With key deals, Uganda’s nascent oil sector nears maturity

KAMPALA, Uganda — Uganda, Tanzania and French oil company Total are set to sign agreements Sunday on building a heated pipeline to carry crude oil from western Uganda to the Indian Ocean coast. Construction of the pipeline, which would be the world’s longest at 897-miles, is expected to begin this year.

Tanzania’s new leader, President Samia Suluhu Hassan, is in Uganda to sign the documents, perhaps her most important executive action since her inauguration last month. Ugandan President Yoweri Museveni and officials from Total, a majority shareholder in Uganda’s oil fields, will also sign the agreements, which were long held up by tax disputes, administrative delays, and the death of Hassan’s predecessor.

Despite anxiety over falling crude prices in recent years, hopes have remained high in Uganda over the potential for oil exports to lift the East African country into upper middle-income status by 2040. Annual per capita income in Uganda was less than $800 in 2019. A 2015 World Bank study emphasized that the economic benefits would be considerable if local companies are competitive enough to win lucrative service contracts in the oil sector.

Museveni, who has led Uganda since 1986, has sometimes suggested that the discovery of commercially viable quantities of oil in 2006 created an opportunity for him to remain in power.

“They are targeting my oil,” he said of his challengers in the country’s 2016 presidential election.

Watchdog groups and others have warned against the personalization of Uganda’s oil resources and heavy borrowing by national budget authorities anticipating oil revenue. It remains unclear when Uganda will export its first drop of crude, since developing storage sites, processing facilities and other key infrastructure will take time.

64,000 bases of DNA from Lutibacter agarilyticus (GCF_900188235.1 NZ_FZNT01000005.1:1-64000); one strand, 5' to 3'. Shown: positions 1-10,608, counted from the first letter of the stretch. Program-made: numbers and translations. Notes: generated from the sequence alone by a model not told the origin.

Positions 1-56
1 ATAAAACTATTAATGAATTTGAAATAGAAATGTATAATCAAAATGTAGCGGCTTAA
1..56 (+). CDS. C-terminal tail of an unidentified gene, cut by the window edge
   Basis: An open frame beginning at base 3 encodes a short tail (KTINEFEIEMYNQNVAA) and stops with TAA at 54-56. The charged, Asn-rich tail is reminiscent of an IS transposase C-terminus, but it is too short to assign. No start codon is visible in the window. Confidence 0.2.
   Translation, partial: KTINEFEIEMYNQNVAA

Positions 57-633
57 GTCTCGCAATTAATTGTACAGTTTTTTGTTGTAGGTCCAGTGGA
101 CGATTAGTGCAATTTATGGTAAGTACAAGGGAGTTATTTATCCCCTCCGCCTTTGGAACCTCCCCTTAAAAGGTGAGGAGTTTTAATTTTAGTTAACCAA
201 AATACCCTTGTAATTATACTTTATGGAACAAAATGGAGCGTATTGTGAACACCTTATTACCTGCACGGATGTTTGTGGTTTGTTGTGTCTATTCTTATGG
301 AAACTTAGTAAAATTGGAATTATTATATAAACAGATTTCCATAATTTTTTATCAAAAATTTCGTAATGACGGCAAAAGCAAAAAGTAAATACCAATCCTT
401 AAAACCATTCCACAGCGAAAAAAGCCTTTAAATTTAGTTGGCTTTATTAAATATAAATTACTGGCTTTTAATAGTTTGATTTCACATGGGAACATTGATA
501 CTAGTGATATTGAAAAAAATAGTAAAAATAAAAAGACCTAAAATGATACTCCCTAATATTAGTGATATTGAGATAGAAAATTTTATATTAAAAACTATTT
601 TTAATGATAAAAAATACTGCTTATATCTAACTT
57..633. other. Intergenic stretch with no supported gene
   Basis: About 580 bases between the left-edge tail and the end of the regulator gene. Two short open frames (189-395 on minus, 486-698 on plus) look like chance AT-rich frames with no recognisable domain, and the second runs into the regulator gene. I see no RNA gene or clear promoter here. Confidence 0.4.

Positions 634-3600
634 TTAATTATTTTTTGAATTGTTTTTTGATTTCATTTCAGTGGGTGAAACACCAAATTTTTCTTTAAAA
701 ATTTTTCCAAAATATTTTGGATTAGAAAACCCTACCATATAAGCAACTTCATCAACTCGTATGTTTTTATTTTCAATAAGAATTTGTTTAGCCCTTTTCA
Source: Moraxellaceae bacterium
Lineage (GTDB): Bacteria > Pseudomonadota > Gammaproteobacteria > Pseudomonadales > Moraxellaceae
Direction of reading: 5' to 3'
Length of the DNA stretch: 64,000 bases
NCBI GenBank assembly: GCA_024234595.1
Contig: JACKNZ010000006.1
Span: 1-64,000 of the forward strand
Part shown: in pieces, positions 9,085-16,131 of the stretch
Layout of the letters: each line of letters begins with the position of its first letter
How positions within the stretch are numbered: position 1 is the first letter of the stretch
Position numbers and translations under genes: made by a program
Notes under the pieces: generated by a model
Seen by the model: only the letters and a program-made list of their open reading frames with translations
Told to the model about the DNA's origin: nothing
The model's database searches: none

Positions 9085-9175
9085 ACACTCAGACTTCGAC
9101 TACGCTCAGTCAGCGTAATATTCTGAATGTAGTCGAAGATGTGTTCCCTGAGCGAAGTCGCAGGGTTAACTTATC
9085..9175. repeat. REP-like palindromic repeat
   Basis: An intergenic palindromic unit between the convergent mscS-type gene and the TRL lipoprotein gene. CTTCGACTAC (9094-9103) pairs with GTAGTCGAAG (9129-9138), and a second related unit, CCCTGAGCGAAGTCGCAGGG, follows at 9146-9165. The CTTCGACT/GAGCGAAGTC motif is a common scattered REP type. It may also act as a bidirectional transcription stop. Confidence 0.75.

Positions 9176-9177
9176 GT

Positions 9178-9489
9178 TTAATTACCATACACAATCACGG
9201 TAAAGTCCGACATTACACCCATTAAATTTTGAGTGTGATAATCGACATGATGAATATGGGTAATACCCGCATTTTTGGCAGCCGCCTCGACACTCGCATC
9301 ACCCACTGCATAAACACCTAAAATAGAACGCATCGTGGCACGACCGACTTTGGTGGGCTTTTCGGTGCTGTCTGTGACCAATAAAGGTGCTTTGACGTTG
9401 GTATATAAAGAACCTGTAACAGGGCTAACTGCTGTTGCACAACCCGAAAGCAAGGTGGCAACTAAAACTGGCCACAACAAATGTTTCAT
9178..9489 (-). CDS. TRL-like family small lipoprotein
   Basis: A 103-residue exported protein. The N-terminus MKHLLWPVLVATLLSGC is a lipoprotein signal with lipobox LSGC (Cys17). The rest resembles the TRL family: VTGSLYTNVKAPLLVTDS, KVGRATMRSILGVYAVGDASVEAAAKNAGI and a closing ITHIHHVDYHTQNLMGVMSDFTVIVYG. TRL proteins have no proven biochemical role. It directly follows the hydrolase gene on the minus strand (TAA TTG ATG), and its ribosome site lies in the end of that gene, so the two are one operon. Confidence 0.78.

Total’s investment partner in Uganda is the China National Offshore Oil Corporation, or CNOOC, which has a smaller stake in the pipeline project.

The shareholder agreements cover the construction of the $3.5 billion pipeline designed to connect oil fields near Lake Albert to the Tanzanian port of Tanga. Plans for the pipeline have been attacked as “irresponsible” by activists who say it is not compatible with the goals of the Paris climate accord.

Critics also say the rights of local residents are at risk and that the pipeline, which would cross rivers and farmland, will damage fragile ecosystems. The project could cost more than 12,000 families their land rights, the Paris-based International Federation for Human Rights recently charged.

Facing calls to abandon its projects in Uganda, Total last month said it would limit oil extraction from a national park to less than 1% of the protected area. The company also said it would fund a 50% increase in the number of game rangers in Murchison Falls National Park, Uganda’s largest protected area.

Total acknowledged “significant social and environmental stakes” posed by oil wells and the pipeline, and pledged to proceed responsibly.

But criticism of the pipeline project is likely to persist.

“Despite our persistent calls for urgent action from the Ugandan government, Total, and CNOOC, the oil project is accelerating while most of our concerns and recommendations remain unaddressed,” Antoine Madelin, advocacy director of the International Federation for Human Rights, told The Associated Press.

“The move to go ahead with the final investment decision is worrying, in light of the major environmental and human rights risks that remain,” Madelin said. “The top priority should be to deal with the concerns of communities suffering from the project, not start drilling at all cost.”